And who can blame them? Who would you really rather spend time with? A lot of bitter misanthropic farts with guns always ready? Or a lot of dirty but friendly kids with high naive ideals and very legitimate gripes willing to take on the banks and the cops and have fun while doing it?

  9. ...and let's not forget that some - if not many - are being paid to be there and protest. Lots of money being shelled out for this. Not quite like the pure, colonial "down with tyrants" shouts of the past when you get a paystub for the effort.

    ...ever wonder whose buying this crowd's time?

    ...and the garbage being thrown at police, and the utter filth in the park camp and on the streets don't seem quite as pure as Thomas Paine or Molly Pitcher either.

  10. in 1989, some stuff happened in history..... because people in East Germany realised life was better in West Germany...... maybe the US needs to be impoverished by outdated leftist economic dogmas before some people realise that there is only money for schools and hospitals if some people make a profit and pay a lot of tax..... protest all you want....what the US needs is more people to make more profits and pay more tax....if you want more nurses and teachers.........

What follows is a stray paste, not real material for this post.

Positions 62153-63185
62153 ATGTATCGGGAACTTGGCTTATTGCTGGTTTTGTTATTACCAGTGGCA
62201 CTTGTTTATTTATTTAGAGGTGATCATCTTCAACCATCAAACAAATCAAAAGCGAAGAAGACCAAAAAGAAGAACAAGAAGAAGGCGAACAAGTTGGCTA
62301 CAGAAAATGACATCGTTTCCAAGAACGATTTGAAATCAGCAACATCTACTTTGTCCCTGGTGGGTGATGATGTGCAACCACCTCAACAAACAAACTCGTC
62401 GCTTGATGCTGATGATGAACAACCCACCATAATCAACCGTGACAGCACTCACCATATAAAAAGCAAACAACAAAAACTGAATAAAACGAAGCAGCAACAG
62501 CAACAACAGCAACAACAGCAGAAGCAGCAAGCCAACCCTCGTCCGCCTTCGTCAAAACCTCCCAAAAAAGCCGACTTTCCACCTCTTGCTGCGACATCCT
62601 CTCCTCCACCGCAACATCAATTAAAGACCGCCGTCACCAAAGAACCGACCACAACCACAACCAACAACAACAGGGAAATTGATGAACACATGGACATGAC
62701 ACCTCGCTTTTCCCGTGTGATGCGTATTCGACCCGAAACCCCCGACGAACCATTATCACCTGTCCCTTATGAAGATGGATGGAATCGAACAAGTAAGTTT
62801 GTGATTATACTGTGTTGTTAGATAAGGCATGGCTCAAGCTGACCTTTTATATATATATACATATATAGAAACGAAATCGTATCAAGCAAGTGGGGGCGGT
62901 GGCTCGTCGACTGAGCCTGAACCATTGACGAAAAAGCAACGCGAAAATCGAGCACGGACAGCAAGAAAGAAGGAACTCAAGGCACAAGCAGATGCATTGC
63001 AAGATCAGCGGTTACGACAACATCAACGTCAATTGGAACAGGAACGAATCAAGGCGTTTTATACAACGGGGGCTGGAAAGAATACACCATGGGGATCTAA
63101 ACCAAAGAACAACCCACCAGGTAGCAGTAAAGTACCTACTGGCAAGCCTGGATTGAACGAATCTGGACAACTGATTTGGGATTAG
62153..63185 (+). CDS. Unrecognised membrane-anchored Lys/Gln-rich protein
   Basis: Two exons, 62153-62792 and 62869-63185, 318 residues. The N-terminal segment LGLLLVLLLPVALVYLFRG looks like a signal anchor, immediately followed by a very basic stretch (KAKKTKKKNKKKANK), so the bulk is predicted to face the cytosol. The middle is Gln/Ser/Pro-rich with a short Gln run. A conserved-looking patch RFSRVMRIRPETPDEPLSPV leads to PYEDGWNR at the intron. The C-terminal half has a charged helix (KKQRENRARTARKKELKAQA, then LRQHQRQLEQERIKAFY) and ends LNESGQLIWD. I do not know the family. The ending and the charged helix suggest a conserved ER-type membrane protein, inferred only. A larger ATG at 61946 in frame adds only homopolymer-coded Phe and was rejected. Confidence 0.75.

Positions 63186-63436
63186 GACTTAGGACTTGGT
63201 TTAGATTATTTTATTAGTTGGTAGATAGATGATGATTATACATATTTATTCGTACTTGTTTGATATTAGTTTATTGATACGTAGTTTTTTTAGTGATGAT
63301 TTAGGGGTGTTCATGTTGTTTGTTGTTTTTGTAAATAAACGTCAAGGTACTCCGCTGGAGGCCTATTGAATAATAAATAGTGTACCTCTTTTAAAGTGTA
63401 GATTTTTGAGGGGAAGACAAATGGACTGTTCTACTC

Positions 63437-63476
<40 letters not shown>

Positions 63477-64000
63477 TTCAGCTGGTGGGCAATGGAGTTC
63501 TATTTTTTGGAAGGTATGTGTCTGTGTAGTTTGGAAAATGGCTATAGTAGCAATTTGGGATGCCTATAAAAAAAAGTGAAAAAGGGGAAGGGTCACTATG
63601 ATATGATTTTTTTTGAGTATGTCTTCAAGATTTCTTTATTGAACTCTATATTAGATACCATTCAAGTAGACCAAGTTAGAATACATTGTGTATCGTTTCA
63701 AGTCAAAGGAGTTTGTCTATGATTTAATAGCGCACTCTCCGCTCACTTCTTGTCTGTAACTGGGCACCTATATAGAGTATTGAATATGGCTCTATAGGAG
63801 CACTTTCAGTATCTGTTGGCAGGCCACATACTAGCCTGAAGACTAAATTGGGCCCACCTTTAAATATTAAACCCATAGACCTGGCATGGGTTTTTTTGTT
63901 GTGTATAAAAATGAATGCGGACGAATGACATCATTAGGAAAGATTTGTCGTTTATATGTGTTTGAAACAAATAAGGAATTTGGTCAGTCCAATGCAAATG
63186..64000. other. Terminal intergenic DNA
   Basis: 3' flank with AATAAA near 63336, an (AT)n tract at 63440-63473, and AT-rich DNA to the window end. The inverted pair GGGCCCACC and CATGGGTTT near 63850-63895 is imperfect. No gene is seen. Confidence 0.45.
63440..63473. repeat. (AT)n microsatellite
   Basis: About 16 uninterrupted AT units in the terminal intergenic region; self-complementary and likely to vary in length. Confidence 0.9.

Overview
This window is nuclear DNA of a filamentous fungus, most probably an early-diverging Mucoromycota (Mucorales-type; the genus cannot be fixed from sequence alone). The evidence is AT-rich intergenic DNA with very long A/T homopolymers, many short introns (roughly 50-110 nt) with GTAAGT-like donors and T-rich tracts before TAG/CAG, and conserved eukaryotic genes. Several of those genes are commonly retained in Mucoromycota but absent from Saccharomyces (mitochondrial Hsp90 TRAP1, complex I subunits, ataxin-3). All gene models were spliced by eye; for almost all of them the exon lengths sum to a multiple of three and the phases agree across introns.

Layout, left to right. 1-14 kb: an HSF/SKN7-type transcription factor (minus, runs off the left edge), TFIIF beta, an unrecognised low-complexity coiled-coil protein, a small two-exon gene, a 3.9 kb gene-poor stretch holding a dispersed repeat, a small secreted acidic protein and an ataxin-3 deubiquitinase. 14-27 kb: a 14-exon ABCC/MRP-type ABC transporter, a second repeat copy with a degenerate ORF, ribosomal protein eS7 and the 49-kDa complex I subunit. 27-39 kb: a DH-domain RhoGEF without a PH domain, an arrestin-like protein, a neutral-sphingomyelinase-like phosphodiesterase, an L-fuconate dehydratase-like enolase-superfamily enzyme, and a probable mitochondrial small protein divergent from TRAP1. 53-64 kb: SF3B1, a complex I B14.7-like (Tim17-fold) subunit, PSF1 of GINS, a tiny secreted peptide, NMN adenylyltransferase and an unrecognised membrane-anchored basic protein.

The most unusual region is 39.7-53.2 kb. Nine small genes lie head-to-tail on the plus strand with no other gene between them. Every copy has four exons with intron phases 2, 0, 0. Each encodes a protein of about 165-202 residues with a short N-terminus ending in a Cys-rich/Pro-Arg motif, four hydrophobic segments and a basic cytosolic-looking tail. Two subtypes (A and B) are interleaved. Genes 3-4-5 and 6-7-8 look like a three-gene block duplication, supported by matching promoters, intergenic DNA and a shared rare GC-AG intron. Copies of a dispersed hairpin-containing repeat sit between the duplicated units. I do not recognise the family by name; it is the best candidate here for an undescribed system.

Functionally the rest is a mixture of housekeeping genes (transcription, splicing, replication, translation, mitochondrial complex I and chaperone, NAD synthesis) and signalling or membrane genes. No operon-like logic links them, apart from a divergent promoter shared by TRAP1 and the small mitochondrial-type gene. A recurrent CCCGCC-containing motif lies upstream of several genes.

11. "..and let's not forget that some - if not many - are being paid to be there and protest. Lots of money being shelled out for this. Not quite like the pure, colonial "down with tyrants" shouts of the past when you get a paystub for the effort."

    Yes, the Koch brothers really did write big checks to subsidize the Tea Party.


OK... Comments, gripes, etc welcomed, but with some cautions and one rule:
Cautions: Calling people fools, idiots, etc, will be reason to bounce your comment. Keeping in mind that in the struggles it is difficult enough to try to respect opponents, we should at least try.